Today is the 325th birthday of the philosopher, poet, playwright and beloved Frenchman: Voltaire. Imprisoned twice, exiled twice, and exhumed twice, his life story reads like the lives of six people. Truth stands the test of time and his writings are as valuable today as when the ink was still wet. The world is a better place because he was in it and still feels the loss that he has left.
OCCUPATION: Philosopher, Historian, Writer
BIRTH DATE: November 21, 1694
DEATH DATE: May 30, 1778
EDUCATION: Collége Louis-le-Grand
PLACE OF BIRTH: Paris, France
PLACE OF DEATH: Paris, France
ORIGINALLY: François-Marie Arouet
REMAINS: Buried, Panthéon, Paris, France
BEST KNOWN FOR: Author of the satirical novella ‘Candide,’ Voltaire is widely considered one of France’s greatest Enlightenment writers.
Widely considered one of France’s greatest Enlightenment writers, Voltaire was born François-Marie Arouet to a prosperous family on November 21, 1694, in Paris, France. He was the youngest of five children born to François Arouet and Marie Marguerite d’Aumart. When Voltaire was just 7 years old, his mother passed away. Following her death, he grew closer to his free-thinking godfather.
In 1704, Voltaire was enrolled at the Collége Louis-le-Grand, a Jesuit secondary school in Paris, where he received a classical education and began showing promise as a writer.
Voltaire wrote poetry and plays, as well as historical and philosophical works. His most well-known poetry includes The Henriade (1723) and The Maid of Orleans, which he started writing in 1730 but never fully completed.
Among the earliest of Voltaire’s best-known plays is his adaptation of Sophocles’ tragedy Oedipus, which was first performed in 1718. Voltaire followed with a string of dramatic tragedies, including Mariamne (1724). His Zaïre (1732), written in verse, was something of a departure from previous works: Until that point, Voltaire’s tragedies had centered on a fatal flaw in the protagonist’s character; however, the tragedy in Zaïre was the result of circumstance. Following Zaïre, Voltaire continued to write tragic plays, including Mahomet (1736) and Nanine (1749).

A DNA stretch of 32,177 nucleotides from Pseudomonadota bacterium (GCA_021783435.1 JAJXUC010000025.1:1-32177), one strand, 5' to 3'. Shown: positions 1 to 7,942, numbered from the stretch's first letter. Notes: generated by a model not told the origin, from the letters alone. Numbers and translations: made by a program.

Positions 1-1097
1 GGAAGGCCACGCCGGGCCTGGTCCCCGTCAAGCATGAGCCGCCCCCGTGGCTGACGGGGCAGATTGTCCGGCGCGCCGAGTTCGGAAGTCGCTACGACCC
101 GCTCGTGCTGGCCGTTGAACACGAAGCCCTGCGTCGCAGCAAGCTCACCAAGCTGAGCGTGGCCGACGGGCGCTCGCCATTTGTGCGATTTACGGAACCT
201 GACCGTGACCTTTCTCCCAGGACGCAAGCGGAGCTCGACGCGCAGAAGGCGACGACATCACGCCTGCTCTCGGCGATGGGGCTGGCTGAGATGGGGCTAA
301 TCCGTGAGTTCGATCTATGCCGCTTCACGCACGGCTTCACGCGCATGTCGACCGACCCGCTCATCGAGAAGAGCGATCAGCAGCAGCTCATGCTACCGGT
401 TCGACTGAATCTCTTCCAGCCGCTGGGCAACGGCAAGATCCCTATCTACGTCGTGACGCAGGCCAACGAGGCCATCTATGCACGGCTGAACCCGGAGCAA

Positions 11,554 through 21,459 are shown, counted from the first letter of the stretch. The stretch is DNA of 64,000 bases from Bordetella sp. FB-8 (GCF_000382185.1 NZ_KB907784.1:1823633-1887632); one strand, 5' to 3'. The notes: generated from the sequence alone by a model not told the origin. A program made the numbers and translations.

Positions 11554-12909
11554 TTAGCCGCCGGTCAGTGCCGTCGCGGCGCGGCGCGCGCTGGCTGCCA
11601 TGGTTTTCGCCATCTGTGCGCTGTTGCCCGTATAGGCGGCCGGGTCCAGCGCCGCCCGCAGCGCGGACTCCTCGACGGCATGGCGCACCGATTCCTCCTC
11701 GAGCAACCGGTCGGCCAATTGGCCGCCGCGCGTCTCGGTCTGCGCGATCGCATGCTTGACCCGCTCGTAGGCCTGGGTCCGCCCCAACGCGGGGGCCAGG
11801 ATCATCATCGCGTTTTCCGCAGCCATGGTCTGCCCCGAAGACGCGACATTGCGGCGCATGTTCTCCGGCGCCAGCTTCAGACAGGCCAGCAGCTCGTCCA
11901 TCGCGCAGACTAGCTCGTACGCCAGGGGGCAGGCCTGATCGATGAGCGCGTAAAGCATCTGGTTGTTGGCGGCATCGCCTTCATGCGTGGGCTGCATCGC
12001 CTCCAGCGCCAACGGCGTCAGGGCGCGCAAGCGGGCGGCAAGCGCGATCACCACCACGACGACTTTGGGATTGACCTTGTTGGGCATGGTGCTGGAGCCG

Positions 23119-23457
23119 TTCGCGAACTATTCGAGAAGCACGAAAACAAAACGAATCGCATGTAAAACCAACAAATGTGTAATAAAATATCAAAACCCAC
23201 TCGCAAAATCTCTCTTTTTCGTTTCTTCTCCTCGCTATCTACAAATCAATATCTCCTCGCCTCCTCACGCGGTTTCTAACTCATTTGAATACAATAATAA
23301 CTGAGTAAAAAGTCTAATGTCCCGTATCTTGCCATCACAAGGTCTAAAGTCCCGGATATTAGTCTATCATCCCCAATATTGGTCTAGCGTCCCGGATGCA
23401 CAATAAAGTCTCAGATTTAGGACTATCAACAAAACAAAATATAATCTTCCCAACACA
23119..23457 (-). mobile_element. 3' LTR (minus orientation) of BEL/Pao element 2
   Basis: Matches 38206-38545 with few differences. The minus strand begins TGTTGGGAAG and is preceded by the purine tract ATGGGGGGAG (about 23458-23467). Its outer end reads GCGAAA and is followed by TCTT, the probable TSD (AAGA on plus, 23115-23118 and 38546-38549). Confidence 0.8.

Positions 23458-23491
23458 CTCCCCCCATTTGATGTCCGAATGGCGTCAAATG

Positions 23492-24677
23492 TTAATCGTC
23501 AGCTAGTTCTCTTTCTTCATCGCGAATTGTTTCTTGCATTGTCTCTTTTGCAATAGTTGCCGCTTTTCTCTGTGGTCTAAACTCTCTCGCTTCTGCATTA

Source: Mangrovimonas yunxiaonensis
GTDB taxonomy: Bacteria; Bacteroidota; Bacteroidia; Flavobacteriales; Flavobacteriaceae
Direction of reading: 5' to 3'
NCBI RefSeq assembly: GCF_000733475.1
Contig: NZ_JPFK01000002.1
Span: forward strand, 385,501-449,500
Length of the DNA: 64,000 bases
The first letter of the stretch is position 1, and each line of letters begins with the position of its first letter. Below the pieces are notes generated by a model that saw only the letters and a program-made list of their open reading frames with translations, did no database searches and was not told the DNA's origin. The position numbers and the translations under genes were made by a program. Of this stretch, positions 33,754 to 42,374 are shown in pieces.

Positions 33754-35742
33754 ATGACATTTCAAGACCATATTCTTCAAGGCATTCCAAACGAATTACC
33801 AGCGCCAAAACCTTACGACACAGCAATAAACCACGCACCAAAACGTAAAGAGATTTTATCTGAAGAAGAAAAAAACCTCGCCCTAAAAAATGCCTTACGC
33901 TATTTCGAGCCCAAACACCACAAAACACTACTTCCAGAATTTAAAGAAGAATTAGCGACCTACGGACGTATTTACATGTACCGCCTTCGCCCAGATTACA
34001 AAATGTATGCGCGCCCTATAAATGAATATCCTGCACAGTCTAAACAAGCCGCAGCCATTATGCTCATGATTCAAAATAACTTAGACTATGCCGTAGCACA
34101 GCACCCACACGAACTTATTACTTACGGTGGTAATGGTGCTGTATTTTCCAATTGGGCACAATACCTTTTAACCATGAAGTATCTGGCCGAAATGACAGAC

Voltaire’s body of writing also includes the notable historical works The Age of Louis XIV (1751) and Essay on the Customs and the Spirit of the Nations (1756). In the latter, Voltaire took a unique approach to tracing the progression of world civilization by focusing on social history and the arts.
Voltaire’s popular philosophic works took the form of the short stories Micromégas (1752) and Plato’s Dream (1756), as well as the famed satirical novella Candide (1759). In 1764, he published another of his acclaimed philosophical works, Dictionnaire Philosophique, an encyclopedic dictionary that embraced the concepts of Enlightenment and rejected the ideas of the Roman Catholic Church.
In 1716, Voltaire was exiled to Tulle for mocking the duc d’Orleans. In 1717, he returned to Paris, only to be arrested and exiled to the Bastille for a year on charges of writing libelous poetry. Voltaire was sent to the Bastille again in 1726, for arguing with the Chevalier de Rohan. This time he was only detained briefly before being exiled to England, where he remained for nearly three years.
The publication of Voltaire’s Letters on the English (1733) angered the French church and government, forcing the writer to flee to safer pastures. He spent the next 15 years with his mistress, Émilie du Châtelet, at her husband’s home in Cirey-sur-Blaise.
Voltaire moved to Prussia in 1750 as a member of Frederick the Great’s court, and spent later years in Geneva and Ferney. By 1778, he was recognized as an icon of the Enlightenment’s progressive ideals, and he was given a hero’s welcome upon his return to Paris.
Voltaire died on May 30, 1778, in Paris, France.
Author of books:
Histoire de Charles XII (1731, history)
Lettres Philosophiques (1734, letters)
Éléments de la Philosophie de Newton (1738)
Vision de Babouc (1748)
Le Siècle de Louis XIV (1751, history)
Essai sur les Moeurs (1756)
Candide (1759, novella)
Histoire de l’Empire de Russie sous Pierre le Grand (1759–63, history)
Philosophie de l’Histoire (1765)
Précis du Siècle de Louis XV (1768, history)
Adélaïde du Guesclin (1734)
La Mort de César (1735)
L’Enfant Prodigue (1736)